5 Resources that will change the way you teachJul 24, 2021
With the summer quickly coming to an end here are five ways to keep your students engaged and explore new possibilities in the classroom this year.
Manim, short for Mathematical Animation Engine, is an open-source tool first developed by Grant Sanderson of the popular YouTube channel 3Blue1Brown. Manim is a Python library that allows educators to create detailed animations and mathematical representations—truly providing a unique experience for students to better understand challenging concepts.
Manim is a unique tool because it allows for the visualization of more abstract concepts that might not be animated on a graph. One of my favorite applications of Manim is in representing electricity and magnetism.
Introducing Manim to your classroom does require some knowledge of Python—however, there are a number of tutorials that allow for quick adoption.
Open-source development allows for there to be two unique versions of Manim. The first is ran by Grant Sanderson for his project specific goals, available here: https://github.com/3b1b/manim. Amore stable community edition is available here: https://github.com/ManimCommunity/manim/.
Engaging students doesn’t always have to include visuals and hands-on work. Auditory lessons can be a great way for students to stay interested in the topic. What makes them so great? Podcasts allow students to get a much needed break from the visual stimulation that they are likely overwhelmed with and having students read extended dialogue and breakdown new concepts and ideas can be monotonous work.
Here are some great podcasts to check out!
- Lex Fridman Podcast—Lex Fridman is an AI researcher who has prominent scientific guests on his podcast regularly. Past guests include Elon Musk, Michio Kaku, and Stephen Wolfram.
- The Amp Hour—The Amp Hour podcast offers unique content exploring electronics and applications of technology and engineering. The podcast offers some interesting niche videos that could fit in nicely with specific projects, lessons, and labs.
- STEM Fatale—STEM Fatale explores women in STEM, both historically and currently. They offer both short and long-form episodes that are sure to inspire and motivate students.
Looking for a way to keep students motivated and focused? Try playing podcasts while students are completing independent work or are in the lab.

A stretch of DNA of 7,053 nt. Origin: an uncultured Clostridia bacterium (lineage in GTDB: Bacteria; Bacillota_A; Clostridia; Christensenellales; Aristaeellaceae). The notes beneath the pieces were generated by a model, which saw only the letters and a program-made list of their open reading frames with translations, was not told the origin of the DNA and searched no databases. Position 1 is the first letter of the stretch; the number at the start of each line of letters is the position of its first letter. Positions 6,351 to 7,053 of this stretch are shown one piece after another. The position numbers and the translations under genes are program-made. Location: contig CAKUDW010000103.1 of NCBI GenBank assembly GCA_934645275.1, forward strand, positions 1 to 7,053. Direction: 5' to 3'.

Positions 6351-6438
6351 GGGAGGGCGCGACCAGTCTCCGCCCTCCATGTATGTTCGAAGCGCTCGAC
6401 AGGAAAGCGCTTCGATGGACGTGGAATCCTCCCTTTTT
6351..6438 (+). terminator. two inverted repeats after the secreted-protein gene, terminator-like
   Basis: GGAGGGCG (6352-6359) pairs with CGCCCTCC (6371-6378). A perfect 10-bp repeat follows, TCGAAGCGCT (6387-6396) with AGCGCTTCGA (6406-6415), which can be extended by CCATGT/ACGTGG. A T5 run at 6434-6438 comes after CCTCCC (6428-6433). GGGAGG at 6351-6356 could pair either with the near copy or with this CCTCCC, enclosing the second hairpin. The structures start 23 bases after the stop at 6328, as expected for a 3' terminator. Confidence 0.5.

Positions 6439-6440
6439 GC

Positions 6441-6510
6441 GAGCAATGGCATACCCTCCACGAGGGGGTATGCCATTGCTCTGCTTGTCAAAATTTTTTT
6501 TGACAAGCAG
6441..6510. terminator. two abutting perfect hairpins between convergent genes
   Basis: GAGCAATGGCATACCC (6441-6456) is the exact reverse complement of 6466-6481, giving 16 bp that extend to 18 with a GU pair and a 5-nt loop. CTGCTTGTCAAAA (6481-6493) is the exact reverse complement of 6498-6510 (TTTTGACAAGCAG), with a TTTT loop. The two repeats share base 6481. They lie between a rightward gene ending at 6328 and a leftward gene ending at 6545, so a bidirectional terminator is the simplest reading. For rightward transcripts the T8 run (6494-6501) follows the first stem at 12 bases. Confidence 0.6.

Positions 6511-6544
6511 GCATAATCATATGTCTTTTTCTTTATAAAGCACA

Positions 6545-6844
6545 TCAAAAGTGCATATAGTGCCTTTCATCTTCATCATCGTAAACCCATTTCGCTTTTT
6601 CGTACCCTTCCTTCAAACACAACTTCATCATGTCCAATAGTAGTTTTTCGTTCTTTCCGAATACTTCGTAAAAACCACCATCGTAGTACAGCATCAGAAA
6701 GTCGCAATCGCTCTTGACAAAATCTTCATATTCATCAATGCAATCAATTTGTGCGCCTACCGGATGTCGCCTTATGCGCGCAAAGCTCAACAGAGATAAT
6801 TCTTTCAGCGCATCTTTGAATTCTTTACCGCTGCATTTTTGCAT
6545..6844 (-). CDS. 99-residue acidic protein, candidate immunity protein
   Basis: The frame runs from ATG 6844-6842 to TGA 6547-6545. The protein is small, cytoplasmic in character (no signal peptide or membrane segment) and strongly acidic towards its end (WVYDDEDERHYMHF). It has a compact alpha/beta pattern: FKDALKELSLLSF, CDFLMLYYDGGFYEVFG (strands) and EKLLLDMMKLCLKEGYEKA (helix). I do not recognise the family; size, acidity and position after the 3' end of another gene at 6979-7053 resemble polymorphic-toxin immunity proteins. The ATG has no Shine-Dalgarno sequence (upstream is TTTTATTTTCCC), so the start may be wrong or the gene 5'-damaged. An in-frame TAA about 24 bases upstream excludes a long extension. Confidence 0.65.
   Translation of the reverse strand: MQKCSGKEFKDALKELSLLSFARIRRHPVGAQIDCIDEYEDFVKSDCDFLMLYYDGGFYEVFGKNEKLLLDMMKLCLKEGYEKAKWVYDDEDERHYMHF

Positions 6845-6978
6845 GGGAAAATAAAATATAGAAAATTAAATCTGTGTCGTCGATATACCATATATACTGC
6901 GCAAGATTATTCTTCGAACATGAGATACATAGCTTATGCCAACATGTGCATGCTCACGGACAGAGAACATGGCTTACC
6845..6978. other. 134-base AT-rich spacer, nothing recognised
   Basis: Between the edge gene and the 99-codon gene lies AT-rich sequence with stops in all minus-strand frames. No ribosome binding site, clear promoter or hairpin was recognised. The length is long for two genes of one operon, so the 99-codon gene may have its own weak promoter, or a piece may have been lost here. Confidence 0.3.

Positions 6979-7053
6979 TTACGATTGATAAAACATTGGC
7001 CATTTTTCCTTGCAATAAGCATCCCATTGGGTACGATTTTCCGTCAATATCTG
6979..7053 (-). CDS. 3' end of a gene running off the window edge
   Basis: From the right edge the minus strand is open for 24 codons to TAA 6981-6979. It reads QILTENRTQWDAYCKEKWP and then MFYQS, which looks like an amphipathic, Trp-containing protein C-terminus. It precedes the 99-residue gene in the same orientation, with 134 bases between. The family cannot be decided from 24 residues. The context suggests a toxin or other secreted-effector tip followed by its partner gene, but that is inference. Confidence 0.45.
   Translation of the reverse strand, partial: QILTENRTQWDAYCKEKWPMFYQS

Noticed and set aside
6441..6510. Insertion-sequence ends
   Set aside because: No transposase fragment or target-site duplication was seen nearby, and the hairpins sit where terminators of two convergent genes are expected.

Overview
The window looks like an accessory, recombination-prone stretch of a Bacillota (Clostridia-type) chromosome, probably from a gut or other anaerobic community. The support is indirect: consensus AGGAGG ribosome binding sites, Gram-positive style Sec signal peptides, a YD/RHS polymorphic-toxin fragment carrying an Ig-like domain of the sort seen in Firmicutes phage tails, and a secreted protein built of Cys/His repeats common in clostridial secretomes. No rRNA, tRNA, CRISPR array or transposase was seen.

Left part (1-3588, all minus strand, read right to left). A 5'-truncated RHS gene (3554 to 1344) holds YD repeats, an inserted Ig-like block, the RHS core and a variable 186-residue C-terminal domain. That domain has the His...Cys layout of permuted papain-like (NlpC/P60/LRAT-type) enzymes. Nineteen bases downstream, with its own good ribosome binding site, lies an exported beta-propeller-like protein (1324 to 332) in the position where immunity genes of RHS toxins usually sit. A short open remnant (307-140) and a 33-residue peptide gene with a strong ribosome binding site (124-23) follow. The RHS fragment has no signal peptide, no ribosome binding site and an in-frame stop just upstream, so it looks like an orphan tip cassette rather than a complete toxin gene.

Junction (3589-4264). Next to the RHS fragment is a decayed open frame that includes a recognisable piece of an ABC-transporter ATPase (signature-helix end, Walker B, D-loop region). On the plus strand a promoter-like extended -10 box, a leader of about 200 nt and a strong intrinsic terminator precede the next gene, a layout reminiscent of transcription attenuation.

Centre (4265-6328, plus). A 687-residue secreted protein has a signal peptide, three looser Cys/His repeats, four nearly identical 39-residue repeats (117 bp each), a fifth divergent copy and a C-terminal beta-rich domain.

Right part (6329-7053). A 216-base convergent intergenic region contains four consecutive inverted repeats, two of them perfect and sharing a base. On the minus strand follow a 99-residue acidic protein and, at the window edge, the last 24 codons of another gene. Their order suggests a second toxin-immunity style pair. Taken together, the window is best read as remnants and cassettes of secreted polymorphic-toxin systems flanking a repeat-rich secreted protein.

Another open-source tool, creating lessons within a Jupyter Notebook is a great way to make lessons more interactive for students. It does require knowledge of programming, however Jupyter supports over 40 different programming languages—including Julia, Python, and R. Jupyter supports external libraries and has beautiful text output.
One of the advantages of utilizing a Jupyter Notebook is that it gives students the ability to directly interact with functions. The ability to internalize and visualize functions mentally takes time and practice—by providing variable visualizations students can learn to do this better than ever before.
There are browser-based solutions that can provide students access to Notebooks, most notably JupyterLab and Google’s Colab.
Utilizing microcontrollers in labs is a great way for students to explore multidisciplinary concepts that can further excite them about STEM. This is because microcontrollers require students to not only explore one idea—they allow them to explore programming, circuitry, and troubleshooting.
Microcontrollers are growing in ability, and recently there has been a lot of development in wifi-enabled boards. There are especially powerful applications of microcontrollers in prolonged experimentation and sensing.
One of the coolest applications of such can be seen by conservation engineer Jessica Drou, who runs the YouTube channel RiverTechJess. In one of her projects, Drou utilized a turbidity sensor to take measurements in the Vjosë River. While it might not be possible to take a field trip to Albania, deploying a microcontroller in the field can be a great way to take measurements consistently in the field.
Looking for a way to integrate microcontrollers in the classroom? Nebula Education offers resources to help you get started.
It’s no surprise that students are spending a lot of their time on the popular social media app TikTok. It’s a fun platform where users can share quick videos on just about anything.
As the adage goes, if you can’t beat them, join them. And that’s exactly what teachers around the world are doing. Having students to convey information in a short time span can be quite the challenge—not only do students need to ensure that they understand the content they’re putting out, but they have to make sure it is concise and to the point.
TikToks are traditionally 15 or 60-second videos. That’s it. Want to make it even more of a challenge? Having students try to get more likes than one another.